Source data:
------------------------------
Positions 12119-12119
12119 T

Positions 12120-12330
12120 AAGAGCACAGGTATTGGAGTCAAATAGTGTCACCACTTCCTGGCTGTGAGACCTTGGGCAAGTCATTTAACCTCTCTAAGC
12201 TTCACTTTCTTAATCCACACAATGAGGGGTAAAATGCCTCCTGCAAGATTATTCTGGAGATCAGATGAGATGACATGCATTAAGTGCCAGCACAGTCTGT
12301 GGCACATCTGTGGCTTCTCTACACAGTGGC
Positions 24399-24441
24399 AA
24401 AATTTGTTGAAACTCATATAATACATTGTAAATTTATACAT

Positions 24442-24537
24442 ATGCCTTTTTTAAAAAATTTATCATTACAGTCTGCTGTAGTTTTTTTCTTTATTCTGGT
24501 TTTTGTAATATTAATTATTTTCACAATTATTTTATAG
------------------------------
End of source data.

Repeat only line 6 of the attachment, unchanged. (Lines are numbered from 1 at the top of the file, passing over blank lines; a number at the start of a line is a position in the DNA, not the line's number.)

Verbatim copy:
12301 GGCACATCTGTGGCTTCTCTACACAGTGGC